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This article was published 5/5/2014 (1174 days ago), so information in it may no longer be current.
Two broken collarbones couldn’t change Matt Robinson’s passion for sports, just which sport he played.
The Brandonite broke his collarbone two years ago while playing hockey and then on the other side the following season. It took a couple months for him to recover from the injuries both times, and when he returned to the sports scene, he opted to hang up his skates and focus on other sports.
Basketball and volleyball have become his main sports now and he’s enjoying them quite a bit.
"I love sports and it’s my favourite thing to do. I wouldn’t think twice about it," he said about returning after the injury.
On the volleyball court, Robinson has proven to be a solid 5-foot-9, 140-pound setter. He helped his freshmen boys’ high school team from Vincent Massey reach the city final, and on the weekend he was part of the Brandon Volleyball Club team that finished seventh at the 15-and-under club provincials at Brandon University’s Healthy Living Centre.
Robinson started playing volleyball when he was in Grade 7 and became a setter after he was told he had good hands. Jared Friesen, a member of the Brandon University Bobcats men’s volleyball team who coaches the 15U BVC squad, agrees that Robinson has the hands to set, but there are other aspects of his game that are impressive as well.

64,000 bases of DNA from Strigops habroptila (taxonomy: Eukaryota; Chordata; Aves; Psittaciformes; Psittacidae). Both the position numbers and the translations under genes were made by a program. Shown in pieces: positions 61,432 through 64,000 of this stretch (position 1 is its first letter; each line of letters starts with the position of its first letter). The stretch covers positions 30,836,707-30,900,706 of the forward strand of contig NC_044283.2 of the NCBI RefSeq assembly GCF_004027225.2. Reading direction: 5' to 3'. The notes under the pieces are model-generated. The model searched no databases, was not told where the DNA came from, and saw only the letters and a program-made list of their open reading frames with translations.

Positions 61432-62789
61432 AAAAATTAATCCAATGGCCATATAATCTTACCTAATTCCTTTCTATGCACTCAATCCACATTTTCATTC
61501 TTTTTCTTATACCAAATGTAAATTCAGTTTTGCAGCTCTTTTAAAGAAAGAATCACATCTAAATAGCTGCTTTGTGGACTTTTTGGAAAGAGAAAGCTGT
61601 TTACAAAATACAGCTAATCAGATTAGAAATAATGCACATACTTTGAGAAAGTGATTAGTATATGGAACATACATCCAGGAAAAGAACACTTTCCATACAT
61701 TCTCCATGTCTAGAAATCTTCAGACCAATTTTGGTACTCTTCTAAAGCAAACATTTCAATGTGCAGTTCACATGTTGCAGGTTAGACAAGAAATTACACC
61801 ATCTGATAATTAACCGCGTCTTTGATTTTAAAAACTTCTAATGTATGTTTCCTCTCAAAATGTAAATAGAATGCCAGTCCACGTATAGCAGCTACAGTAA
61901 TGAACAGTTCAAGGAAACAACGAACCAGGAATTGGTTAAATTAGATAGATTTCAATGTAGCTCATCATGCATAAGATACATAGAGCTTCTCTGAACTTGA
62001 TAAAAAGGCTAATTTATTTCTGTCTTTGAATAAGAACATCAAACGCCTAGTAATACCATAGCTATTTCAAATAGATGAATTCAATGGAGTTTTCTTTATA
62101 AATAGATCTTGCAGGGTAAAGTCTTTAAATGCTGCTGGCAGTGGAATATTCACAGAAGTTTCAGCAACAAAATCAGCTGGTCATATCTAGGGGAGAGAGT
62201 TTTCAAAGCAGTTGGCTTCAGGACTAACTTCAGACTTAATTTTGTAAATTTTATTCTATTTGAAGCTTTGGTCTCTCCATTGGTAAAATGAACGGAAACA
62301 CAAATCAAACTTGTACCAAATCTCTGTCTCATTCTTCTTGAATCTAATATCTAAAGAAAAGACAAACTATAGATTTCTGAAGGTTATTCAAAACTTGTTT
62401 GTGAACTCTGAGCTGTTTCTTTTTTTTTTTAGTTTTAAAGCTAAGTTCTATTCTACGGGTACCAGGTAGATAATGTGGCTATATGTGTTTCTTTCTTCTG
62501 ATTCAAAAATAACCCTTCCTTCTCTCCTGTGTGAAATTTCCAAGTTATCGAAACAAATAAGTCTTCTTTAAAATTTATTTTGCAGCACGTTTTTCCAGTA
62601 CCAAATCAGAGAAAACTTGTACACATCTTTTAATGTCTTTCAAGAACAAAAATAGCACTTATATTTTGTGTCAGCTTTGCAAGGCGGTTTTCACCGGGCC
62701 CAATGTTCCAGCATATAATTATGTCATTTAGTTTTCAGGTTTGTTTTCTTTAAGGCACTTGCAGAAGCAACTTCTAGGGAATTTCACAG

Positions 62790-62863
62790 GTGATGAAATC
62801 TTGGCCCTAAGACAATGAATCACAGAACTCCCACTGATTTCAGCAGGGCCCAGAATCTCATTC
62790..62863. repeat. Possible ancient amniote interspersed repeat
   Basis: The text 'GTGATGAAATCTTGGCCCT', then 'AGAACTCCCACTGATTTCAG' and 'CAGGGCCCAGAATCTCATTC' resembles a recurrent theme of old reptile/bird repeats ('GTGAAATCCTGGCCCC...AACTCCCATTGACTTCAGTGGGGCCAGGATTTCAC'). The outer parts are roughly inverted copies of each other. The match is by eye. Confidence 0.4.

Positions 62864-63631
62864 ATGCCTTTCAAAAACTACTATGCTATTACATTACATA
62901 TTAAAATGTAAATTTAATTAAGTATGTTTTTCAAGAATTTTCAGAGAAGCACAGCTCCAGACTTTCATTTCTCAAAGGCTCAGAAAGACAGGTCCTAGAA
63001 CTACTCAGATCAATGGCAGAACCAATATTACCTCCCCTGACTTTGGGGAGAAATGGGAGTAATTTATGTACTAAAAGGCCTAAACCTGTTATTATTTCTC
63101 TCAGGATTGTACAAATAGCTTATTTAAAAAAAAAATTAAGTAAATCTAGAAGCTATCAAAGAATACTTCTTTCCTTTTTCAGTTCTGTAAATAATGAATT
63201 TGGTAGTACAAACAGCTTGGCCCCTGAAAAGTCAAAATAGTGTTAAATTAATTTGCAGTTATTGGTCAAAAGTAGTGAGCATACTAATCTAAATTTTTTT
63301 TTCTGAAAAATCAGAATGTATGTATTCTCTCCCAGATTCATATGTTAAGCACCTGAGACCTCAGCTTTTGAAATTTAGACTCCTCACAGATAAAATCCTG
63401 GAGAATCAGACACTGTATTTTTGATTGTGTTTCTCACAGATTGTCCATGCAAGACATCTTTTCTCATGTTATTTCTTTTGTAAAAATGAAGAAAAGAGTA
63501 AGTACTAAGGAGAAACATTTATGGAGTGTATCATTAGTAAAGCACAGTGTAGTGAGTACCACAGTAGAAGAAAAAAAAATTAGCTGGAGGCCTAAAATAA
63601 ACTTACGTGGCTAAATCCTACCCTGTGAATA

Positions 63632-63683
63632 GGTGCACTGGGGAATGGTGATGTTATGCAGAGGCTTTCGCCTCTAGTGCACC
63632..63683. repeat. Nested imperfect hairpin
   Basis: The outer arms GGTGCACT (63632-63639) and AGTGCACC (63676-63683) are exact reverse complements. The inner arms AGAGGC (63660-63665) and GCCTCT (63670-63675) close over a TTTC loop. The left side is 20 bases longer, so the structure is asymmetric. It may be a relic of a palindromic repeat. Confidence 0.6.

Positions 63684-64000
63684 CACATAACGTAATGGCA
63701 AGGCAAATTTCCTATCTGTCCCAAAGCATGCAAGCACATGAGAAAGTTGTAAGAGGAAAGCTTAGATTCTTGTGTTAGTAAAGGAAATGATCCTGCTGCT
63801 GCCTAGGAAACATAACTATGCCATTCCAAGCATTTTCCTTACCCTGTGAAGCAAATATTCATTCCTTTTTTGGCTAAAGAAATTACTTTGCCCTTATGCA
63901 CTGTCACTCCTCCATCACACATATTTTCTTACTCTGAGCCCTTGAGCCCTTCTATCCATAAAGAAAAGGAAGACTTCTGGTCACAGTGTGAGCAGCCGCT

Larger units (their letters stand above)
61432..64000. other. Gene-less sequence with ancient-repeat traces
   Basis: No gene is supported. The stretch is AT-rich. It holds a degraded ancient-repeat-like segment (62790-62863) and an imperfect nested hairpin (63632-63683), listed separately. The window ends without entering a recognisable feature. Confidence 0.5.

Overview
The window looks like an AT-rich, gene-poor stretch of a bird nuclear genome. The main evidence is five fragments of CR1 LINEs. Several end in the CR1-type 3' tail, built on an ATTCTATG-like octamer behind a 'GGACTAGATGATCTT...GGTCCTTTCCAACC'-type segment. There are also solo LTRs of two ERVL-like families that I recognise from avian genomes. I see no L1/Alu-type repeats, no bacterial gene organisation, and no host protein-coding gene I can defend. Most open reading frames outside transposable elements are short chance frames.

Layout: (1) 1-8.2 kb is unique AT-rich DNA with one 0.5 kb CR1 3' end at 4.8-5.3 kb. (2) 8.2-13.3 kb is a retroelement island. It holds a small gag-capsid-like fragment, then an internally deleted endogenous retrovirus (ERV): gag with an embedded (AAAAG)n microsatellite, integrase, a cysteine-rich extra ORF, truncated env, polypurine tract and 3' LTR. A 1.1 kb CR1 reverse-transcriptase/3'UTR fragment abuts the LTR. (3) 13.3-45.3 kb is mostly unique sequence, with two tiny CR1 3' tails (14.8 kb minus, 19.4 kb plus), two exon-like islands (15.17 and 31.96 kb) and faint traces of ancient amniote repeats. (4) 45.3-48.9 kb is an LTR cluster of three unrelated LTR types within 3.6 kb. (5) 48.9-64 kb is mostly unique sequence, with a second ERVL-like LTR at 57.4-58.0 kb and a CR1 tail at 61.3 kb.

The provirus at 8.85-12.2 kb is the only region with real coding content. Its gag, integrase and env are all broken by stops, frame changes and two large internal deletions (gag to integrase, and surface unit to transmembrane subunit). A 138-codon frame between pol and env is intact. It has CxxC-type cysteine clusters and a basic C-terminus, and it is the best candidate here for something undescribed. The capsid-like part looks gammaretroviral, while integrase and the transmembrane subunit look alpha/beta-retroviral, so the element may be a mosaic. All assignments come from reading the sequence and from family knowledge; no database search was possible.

"He’s pretty physical for a young kid and he has good hands," Friesen said. "It’s apparent that he’s had a lot of experience. I didn’t know too much about him before this year but he’s really come and opened my eyes a bit. … Matt’s a guy that can make the best possible set and it’s always a decent, hittable set, which is good to see in a young kid."
One of the reasons he’s developed over the last few years is his dedication to training. Vincent Massey occasionally runs open gyms in the mornings and Robinson can often be found there. He also signed up to train at the Brandon University academy during the year.
While some may find early-morning workouts a grind, Robinson has an entirely different view on them.
"I love playing, so it’s not really punishment to get up and do that stuff," he said.
Robinson also tries to learn as much as he can which, combined with his work ethic, could lead to a bright future for him.
"For any of the guys on our team, if you work hard then the sky’s the limit," Friesen said.
"Obviously there’s an intangible there that you can’t teach kids, but you work hard and the sky’s the limit."